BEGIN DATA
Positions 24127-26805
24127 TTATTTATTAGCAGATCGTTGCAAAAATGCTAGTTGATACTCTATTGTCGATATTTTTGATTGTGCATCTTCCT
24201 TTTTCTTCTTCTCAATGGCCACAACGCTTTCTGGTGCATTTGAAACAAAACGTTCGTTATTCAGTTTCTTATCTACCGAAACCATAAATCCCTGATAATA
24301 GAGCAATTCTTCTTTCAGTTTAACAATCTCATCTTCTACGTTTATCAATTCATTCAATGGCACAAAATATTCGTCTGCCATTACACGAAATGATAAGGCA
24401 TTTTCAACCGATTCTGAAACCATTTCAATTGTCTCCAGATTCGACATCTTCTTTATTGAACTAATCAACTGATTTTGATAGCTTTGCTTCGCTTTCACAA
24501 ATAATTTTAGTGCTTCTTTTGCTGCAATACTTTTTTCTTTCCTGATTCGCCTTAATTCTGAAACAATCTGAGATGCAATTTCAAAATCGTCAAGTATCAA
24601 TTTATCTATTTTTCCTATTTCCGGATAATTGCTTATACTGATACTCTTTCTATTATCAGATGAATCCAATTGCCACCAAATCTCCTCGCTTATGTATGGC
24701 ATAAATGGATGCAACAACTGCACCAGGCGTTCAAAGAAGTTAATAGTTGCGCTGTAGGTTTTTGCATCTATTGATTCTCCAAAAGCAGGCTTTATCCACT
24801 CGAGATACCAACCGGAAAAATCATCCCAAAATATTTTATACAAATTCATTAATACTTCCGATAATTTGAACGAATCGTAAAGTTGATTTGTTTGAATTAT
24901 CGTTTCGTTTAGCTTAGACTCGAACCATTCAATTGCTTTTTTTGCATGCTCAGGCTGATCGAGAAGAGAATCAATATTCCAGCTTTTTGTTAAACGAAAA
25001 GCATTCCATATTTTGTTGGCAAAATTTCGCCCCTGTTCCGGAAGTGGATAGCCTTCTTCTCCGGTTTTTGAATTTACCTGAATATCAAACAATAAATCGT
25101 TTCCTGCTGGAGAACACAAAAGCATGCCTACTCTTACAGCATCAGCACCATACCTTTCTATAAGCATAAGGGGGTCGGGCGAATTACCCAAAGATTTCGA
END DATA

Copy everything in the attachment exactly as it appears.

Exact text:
Positions 24127-26805
24127 TTATTTATTAGCAGATCGTTGCAAAAATGCTAGTTGATACTCTATTGTCGATATTTTTGATTGTGCATCTTCCT
24201 TTTTCTTCTTCTCAATGGCCACAACGCTTTCTGGTGCATTTGAAACAAAACGTTCGTTATTCAGTTTCTTATCTACCGAAACCATAAATCCCTGATAATA
24301 GAGCAATTCTTCTTTCAGTTTAACAATCTCATCTTCTACGTTTATCAATTCATTCAATGGCACAAAATATTCGTCTGCCATTACACGAAATGATAAGGCA
24401 TTTTCAACCGATTCTGAAACCATTTCAATTGTCTCCAGATTCGACATCTTCTTTATTGAACTAATCAACTGATTTTGATAGCTTTGCTTCGCTTTCACAA
24501 ATAATTTTAGTGCTTCTTTTGCTGCAATACTTTTTTCTTTCCTGATTCGCCTTAATTCTGAAACAATCTGAGATGCAATTTCAAAATCGTCAAGTATCAA
24601 TTTATCTATTTTTCCTATTTCCGGATAATTGCTTATACTGATACTCTTTCTATTATCAGATGAATCCAATTGCCACCAAATCTCCTCGCTTATGTATGGC
24701 ATAAATGGATGCAACAACTGCACCAGGCGTTCAAAGAAGTTAATAGTTGCGCTGTAGGTTTTTGCATCTATTGATTCTCCAAAAGCAGGCTTTATCCACT
24801 CGAGATACCAACCGGAAAAATCATCCCAAAATATTTTATACAAATTCATTAATACTTCCGATAATTTGAACGAATCGTAAAGTTGATTTGTTTGAATTAT
24901 CGTTTCGTTTAGCTTAGACTCGAACCATTCAATTGCTTTTTTTGCATGCTCAGGCTGATCGAGAAGAGAATCAATATTCCAGCTTTTTGTTAAACGAAAA
25001 GCATTCCATATTTTGTTGGCAAAATTTCGCCCCTGTTCCGGAAGTGGATAGCCTTCTTCTCCGGTTTTTGAATTTACCTGAATATCAAACAATAAATCGT
25101 TTCCTGCTGGAGAACACAAAAGCATGCCTACTCTTACAGCATCAGCACCATACCTTTCTATAAGCATAAGGGGGTCGGGCGAATTACCCAAAGATTTCGA